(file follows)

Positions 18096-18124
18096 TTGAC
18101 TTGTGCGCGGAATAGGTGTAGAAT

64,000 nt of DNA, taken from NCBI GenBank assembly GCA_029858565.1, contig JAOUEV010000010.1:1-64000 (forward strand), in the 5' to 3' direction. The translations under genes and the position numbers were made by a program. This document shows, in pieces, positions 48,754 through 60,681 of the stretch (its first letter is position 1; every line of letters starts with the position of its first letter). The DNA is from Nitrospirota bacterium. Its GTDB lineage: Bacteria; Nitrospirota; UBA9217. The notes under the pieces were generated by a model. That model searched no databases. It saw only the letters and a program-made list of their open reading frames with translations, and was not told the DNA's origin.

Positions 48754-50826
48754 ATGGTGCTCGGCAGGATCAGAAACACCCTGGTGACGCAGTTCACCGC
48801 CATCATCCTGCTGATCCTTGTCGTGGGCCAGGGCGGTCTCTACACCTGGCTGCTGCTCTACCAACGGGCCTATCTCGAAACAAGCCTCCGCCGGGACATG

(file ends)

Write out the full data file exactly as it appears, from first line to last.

Positions 18096-18124
18096 TTGAC
18101 TTGTGCGCGGAATAGGTGTAGAAT

64,000 nt of DNA, taken from NCBI GenBank assembly GCA_029858565.1, contig JAOUEV010000010.1:1-64000 (forward strand), in the 5' to 3' direction. The translations under genes and the position numbers were made by a program. This document shows, in pieces, positions 48,754 through 60,681 of the stretch (its first letter is position 1; every line of letters starts with the position of its first letter). The DNA is from Nitrospirota bacterium. Its GTDB lineage: Bacteria; Nitrospirota; UBA9217. The notes under the pieces were generated by a model. That model searched no databases. It saw only the letters and a program-made list of their open reading frames with translations, and was not told the DNA's origin.

Positions 48754-50826
48754 ATGGTGCTCGGCAGGATCAGAAACACCCTGGTGACGCAGTTCACCGC
48801 CATCATCCTGCTGATCCTTGTCGTGGGCCAGGGCGGTCTCTACACCTGGCTGCTGCTCTACCAACGGGCCTATCTCGAAACAAGCCTCCGCCGGGACATG